Procedural justice generally has two requirements. This is the fair hearing rule and the anti-bias rule. Disclosure means that the parties share important evidence that they want to give to the decision-maker to make their decision. Each party needs to know what information the other party is relying on so that it can present well-founded arguments for all the evidence. Administrative bodies holding hearings may have disclosure requirements in their rules of procedure. If one party fails to disclose to the other party the relevant evidence on which it relies and the decision-maker goes to the hearing without giving the other party an opportunity to review the documents or request an adjournment, this could be procedurally unfair. If you want to know more about the duty of procedural justice, there is no shortage of reading material. More than 250 articles and more than 6,000 reported Canadian cases deal with the Baker decision. 14.23 Assessing questions to determine what fairness requires in individual cases can significantly reduce the content of procedural justice. This may be the case, for example, when national security issues arise. In Leghaei v.
The Director General of Security, the Federal Court of Justice has considered the obligation to ensure procedural fairness in the conduct of an “adverse security assessment” by the Australian Security Intelligence Organisation (ASIO).  The principle that the person affected by a decision should be able to present his or her case in a complete and fair manner underpins the duty of fairness of the proceedings and is rooted in the right to be heard.  Oral hearings may sometimes be required because of the duty of fairness, but they are not the norm and are not always necessary to comply with this obligation. An oral hearing may be required in systems similar to those of a tribunal such as the RTB, the Labour Board or the Human Rights Tribunal. Courts have stated that oral hearings are necessary when a decision depends on determining the credibility of the witness, i.e. whether or not to believe a witness.  If a decision-maker does not allow a person to speak or comment during an oral hearing, it could be procedurally unfair. Sometimes unexpected things happen that make it impossible for you to attend a hearing or meet certain deadlines required in your administrative procedure.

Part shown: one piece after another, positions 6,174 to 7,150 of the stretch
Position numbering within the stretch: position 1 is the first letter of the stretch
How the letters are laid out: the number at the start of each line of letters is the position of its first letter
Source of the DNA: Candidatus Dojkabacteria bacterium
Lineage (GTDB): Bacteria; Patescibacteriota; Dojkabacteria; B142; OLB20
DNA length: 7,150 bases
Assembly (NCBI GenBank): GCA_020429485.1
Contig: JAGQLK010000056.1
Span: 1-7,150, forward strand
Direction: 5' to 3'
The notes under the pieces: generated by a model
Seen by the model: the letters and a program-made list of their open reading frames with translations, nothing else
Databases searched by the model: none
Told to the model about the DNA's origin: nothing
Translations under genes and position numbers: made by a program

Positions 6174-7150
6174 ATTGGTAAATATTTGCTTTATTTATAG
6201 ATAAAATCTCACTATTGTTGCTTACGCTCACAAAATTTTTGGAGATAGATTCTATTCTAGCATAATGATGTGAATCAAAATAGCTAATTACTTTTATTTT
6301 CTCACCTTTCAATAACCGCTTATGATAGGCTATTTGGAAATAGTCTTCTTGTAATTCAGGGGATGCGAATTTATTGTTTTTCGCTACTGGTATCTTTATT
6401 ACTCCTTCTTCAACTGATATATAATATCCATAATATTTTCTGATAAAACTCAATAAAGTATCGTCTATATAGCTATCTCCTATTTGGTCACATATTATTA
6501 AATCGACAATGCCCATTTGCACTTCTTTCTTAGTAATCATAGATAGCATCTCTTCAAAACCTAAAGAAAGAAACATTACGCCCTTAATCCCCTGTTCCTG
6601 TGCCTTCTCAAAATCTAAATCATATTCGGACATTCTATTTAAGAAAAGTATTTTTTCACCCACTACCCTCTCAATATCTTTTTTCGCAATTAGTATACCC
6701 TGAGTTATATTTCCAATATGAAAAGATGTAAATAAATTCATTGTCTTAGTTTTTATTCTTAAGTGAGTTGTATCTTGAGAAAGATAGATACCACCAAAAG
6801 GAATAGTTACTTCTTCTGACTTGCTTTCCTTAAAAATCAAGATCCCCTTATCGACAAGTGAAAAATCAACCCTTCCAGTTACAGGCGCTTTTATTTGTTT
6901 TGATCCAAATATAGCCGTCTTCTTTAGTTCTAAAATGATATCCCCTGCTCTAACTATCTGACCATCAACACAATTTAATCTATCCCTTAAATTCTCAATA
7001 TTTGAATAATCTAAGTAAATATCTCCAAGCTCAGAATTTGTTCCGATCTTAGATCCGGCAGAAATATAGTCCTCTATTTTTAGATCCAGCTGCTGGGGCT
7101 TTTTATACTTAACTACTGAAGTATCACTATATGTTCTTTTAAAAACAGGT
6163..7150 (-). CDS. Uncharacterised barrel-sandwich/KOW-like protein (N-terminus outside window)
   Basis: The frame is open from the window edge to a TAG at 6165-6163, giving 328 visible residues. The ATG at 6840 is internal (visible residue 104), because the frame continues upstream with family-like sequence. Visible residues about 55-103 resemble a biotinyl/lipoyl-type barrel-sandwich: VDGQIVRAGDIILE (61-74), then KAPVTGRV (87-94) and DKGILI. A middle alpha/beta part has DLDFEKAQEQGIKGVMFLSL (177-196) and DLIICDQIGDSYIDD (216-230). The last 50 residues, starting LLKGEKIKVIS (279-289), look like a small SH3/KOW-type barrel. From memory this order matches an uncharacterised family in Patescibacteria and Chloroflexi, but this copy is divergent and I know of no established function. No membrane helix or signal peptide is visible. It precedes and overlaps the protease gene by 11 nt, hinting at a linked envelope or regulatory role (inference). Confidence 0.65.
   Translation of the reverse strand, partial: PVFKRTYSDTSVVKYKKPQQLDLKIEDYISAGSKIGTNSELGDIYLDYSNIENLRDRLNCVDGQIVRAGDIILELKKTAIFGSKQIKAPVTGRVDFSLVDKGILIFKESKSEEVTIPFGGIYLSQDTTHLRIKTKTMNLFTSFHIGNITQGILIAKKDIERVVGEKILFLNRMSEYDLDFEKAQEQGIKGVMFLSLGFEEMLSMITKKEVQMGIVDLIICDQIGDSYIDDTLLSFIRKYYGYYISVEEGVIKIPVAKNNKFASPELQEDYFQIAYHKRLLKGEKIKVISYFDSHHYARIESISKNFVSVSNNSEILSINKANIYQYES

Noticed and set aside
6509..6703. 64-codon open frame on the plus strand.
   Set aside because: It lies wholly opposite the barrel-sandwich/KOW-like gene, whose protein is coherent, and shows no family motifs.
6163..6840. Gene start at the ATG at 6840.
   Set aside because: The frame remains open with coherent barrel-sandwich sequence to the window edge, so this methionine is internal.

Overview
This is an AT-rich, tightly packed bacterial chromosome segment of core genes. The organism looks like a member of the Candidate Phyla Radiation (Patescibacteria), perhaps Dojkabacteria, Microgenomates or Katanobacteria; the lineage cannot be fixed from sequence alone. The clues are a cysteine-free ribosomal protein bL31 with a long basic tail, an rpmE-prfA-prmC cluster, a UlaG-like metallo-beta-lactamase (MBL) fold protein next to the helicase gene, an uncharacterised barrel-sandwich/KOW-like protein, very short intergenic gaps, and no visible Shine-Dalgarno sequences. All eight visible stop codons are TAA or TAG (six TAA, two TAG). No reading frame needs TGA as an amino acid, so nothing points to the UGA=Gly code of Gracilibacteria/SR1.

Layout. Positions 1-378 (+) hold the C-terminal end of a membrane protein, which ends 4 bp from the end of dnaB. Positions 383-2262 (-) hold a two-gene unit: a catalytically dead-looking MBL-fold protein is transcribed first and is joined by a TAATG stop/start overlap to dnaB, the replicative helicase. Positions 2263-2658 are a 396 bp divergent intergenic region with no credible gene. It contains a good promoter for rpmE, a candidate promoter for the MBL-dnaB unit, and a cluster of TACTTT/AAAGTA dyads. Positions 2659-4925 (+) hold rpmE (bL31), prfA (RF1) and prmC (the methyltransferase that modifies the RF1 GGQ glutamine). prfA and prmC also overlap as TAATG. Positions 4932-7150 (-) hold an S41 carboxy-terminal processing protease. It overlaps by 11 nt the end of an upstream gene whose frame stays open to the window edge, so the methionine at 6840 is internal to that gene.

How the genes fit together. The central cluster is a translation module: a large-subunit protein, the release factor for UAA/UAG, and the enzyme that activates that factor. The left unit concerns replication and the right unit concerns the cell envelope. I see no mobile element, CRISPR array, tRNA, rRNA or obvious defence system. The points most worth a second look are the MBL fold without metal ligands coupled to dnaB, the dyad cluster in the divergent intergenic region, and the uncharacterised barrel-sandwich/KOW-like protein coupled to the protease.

While there is usually no guarantee that you will have more time to hold your hearing or meet your deadlines, most courts have the discretion to give you more time or postpone the hearing in extreme circumstances. If you request additional time and the decision-maker does not grant it, it may be a breach of procedural fairness, depending on the circumstances. One of the major Supreme Court of Canada cases declaring the duty of procedural fairness is Baker v. Canada (Minister of Citizenship and Immigration). Procedural justice (also known as procedural justice) is an evidence-based practice that is reliably associated with higher levels of compliance and satisfaction with decisions made by authority figures. Increasingly, national judicial organizations have recognized the importance of promoting procedural justice. Recently, the Conference of Chief Justices and the Conference of State Court Administrators passed a resolution calling on state court officials to promote the implementation of the principles of procedural fairness. a resolution to support the implementation of clear communications and simplified procedures in the courts; and a resolution encouraging leadership to promote equality of justice. Procedural Justice Assessment: To assist court administrators in reviewing procedural fairness in their own courts, this last section provides a brief assessment tool. Each court has strengths that it can draw on to improve the perception of procedural fairness by court users. These factors are repeatedly recognized by the Supreme Court of Canada. In Canada (Minister of Citizenship and Immigration) v.